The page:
There’s just one problem: We still don’t have enough evidence to say if and when interactions between tattoo ink and lasers might be problematic. The FDA acknowledges this; in a consumer update called “Think Before You Ink: Are Tattoos Safe?” Office of Cosmetics and Colors Director Dr. Linda Katz says, “We don’t know the short- or long-term consequences of how pigments break down after laser treatment.”
In other words, it could be bad, but it could be fine. Just like coffee, or wine, or pretty much everything else you love. If you’re really freaked out and have a tattoo regret, you can always opt for a cover-up or that newfangled tattoo removal cream.
What’s the downside of regulating ink?
On the face of it, regulating tattoo ink doesn’t sound like a terrible idea. In most areas of our lives, the system works. It’s why we don’t consume accidental traces of salmonella on a regular basis, and why we trust brands to get their ish together if something scary does slip through the cracks. But industry consultation is key, and artists fear that changes could be imposed without regard for the fundamentals of tattooing. New rules for ink could mean the end of vibrant designs — as in, no more adorable Pixar tattoos — and could harm the longevity of your artwork.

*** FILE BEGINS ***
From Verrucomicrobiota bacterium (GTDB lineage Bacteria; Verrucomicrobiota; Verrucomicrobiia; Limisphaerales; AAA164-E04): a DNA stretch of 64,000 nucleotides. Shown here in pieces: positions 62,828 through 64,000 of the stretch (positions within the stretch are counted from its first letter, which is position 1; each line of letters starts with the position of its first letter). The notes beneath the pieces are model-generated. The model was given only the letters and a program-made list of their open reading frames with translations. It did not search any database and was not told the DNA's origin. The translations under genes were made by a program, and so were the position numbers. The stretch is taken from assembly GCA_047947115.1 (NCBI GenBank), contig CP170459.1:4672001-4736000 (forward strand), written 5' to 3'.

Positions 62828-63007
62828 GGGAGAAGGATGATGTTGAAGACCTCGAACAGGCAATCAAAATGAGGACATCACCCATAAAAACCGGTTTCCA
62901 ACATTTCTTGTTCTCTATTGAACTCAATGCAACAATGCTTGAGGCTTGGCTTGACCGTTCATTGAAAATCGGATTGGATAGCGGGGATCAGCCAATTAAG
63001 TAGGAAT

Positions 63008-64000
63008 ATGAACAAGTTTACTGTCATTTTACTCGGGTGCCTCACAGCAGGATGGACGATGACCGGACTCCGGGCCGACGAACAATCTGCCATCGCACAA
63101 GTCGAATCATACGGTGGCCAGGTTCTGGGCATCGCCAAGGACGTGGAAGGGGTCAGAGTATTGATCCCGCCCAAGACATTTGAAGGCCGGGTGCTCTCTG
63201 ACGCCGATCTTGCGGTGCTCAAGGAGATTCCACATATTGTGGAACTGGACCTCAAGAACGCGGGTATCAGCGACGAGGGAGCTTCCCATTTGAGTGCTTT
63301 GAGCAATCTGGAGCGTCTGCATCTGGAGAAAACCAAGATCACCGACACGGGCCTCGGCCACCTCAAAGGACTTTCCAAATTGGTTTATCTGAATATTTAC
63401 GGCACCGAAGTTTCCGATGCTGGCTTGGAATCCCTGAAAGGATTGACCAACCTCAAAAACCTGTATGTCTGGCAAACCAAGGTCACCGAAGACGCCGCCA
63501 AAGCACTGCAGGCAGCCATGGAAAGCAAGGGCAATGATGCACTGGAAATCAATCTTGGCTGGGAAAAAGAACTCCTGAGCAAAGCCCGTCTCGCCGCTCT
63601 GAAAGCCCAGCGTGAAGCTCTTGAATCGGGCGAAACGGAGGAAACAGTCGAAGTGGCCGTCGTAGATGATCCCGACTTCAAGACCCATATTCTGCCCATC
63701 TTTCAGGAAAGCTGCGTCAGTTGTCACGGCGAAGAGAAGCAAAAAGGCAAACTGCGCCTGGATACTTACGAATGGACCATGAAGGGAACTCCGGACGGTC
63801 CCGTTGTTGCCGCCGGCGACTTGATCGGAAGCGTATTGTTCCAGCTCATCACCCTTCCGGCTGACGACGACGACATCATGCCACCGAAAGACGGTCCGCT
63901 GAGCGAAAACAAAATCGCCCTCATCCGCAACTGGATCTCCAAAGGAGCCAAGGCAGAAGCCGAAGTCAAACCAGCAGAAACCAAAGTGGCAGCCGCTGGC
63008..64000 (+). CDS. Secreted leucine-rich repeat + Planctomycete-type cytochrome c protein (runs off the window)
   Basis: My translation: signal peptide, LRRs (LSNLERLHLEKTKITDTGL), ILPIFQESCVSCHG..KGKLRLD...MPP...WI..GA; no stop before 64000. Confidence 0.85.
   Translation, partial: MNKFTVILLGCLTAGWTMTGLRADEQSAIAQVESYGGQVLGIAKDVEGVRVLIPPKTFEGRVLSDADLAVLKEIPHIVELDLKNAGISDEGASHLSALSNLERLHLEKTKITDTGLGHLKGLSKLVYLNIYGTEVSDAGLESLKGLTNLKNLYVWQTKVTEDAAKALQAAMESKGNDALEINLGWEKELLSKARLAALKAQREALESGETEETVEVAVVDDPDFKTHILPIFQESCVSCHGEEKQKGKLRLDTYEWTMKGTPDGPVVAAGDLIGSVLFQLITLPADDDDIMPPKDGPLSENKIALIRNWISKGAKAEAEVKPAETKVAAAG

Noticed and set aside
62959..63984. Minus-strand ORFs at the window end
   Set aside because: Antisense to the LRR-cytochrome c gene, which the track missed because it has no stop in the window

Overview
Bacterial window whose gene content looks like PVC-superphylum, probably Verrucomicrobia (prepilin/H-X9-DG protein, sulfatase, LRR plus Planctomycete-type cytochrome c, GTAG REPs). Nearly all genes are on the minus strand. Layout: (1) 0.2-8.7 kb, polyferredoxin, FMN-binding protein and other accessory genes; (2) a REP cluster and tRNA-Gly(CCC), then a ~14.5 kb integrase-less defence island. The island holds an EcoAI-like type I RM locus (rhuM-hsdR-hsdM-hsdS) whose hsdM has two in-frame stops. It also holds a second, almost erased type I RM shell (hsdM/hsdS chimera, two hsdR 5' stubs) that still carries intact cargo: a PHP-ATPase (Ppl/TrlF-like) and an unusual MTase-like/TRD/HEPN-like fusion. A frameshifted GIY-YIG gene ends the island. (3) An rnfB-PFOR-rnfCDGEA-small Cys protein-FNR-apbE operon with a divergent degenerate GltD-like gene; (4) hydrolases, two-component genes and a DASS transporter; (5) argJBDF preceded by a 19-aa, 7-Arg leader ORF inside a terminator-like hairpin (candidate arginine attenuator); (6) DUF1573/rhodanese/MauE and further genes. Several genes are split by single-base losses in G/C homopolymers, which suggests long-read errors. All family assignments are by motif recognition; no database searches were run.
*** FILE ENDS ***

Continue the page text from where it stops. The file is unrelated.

“Their solution, outside of trying to outlaw tattooing again, would be to take every ink company and reduce and dilute every ink into barely any traces of pigment so they will eventually fall out over time and be easy to laser out,” Simpson writes on Instagram. “They’re even considering changing some base ingredients in Black, like carbon, to Iron oxide which turns black ink green.”